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|Title:||Study of the Accounting Classification of Convertible Securities: A Market Analysis|
|Author(s):||Beatty, Randolph Paul|
|Department / Program:||Accountancy|
|Degree Granting Institution:||University of Illinois at Urbana-Champaign|
|Subject(s):||Business Administration, Accounting|
|Abstract:||This research project develops and empirically tests standards of convertible security classification that are related to convertible security systematic risk. This work provides evidence concerning how accounting and interest rate risk measures relate to market risk measures of convertible securities. An alternative market-based classification scheme is compared to the traditional contractual form classification scheme. In addition to classification issues, this endeavor tests the appropriateness of the assumption of systematic risk stationarity for convertible securities.
Two sets of hypotheses are tested employing structural stationarity tests. The first set of hypotheses are concerned with the structural stationarity of the market model's parameters. Four ordering criteria: time; price; premium of price above bond value; and conversion value/call price are justified. Three tests of structural change are employed. Together, this leads to twelve separate tests of structural stationarity of the sample of convertible bonds and convertible preferred stocks. The second set of hypotheses addresses the issue of cross-sectional relationships between the accounting (and interest rate) risk measures and the systematic risk measure of convertible securities employing the Chow (1960) ANCOVA design. These later tests are concerned with the empirical differentiation between debt and equity.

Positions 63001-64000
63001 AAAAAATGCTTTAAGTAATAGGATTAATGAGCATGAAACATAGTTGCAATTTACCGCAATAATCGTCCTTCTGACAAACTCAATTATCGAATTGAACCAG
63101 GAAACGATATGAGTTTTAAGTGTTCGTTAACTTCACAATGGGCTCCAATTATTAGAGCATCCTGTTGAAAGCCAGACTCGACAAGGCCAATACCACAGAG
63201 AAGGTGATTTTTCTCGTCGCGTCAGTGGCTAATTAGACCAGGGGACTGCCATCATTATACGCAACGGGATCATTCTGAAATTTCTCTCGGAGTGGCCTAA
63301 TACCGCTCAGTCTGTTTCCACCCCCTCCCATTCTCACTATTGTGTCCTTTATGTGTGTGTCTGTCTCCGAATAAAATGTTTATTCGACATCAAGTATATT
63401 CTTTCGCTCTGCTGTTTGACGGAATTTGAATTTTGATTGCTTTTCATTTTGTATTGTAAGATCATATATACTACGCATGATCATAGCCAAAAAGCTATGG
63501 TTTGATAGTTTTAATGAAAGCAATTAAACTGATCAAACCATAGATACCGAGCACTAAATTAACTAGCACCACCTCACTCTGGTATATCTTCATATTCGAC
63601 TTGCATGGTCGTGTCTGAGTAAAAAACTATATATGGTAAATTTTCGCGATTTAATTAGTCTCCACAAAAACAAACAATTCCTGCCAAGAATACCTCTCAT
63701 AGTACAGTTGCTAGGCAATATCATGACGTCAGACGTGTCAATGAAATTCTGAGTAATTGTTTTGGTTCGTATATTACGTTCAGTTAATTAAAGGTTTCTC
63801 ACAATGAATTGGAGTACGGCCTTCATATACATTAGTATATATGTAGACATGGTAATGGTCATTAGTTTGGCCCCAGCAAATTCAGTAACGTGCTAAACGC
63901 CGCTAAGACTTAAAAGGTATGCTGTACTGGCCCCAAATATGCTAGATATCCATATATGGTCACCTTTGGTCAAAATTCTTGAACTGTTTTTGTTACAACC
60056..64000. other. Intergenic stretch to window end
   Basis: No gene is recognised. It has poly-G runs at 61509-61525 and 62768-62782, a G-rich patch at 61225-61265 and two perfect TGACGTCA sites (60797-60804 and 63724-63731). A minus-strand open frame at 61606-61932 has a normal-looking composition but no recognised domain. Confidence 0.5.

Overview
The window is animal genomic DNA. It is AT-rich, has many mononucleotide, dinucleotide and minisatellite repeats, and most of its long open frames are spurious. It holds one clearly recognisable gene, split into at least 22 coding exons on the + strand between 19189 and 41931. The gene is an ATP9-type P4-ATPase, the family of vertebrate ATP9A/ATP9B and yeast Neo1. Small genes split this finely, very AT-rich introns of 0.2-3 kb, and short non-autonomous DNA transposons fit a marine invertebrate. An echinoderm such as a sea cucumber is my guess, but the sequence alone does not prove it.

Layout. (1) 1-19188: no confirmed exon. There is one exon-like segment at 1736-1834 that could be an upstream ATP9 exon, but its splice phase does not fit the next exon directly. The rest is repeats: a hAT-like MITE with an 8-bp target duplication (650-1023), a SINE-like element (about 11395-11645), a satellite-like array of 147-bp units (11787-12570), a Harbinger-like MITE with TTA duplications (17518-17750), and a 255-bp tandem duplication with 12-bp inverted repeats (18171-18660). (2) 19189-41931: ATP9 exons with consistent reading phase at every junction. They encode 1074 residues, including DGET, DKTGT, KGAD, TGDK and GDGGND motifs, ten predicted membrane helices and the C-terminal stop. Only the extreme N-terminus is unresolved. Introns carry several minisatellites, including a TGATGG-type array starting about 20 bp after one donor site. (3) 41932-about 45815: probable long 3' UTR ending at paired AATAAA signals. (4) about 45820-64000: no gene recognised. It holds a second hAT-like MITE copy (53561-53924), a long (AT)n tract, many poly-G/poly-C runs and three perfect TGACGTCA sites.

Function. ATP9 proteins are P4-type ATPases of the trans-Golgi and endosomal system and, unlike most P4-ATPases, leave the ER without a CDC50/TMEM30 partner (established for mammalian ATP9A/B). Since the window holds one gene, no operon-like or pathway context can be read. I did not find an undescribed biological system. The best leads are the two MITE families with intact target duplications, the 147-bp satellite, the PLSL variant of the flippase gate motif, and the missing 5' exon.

From the results of Quandt (1958) and Chow (1960), structural stationarity of the linear process has been rejected in a substantial percentage of observations. This suggests that estimates of the systematic risk of convertible securities may be misspecified for linear models that assume a stationary process. On the other hand, the Farley, Hinich and McGuire (1970) test suggests that the hypothesized uniform probability of beta change was a misspecification of the model of the convertible security return generation process.
Selected accounting risk measures have been shown to be related to the upper quartile conversion value/call price partitioned convertible security's systematic risk estimate. On the other hand, the interest rate risk measures have been shown to be related to the lower quartile conversion value/cell price partitioned convertible security's systematic risk estimate. Thus, the level of the statistic conversion value/call price is indicative of the type of relationship observed.
Thesis (Ph.D.)--University of Illinois at Urbana-Champaign, 1982.
|Date Available in IDEALS:||2014-12-16|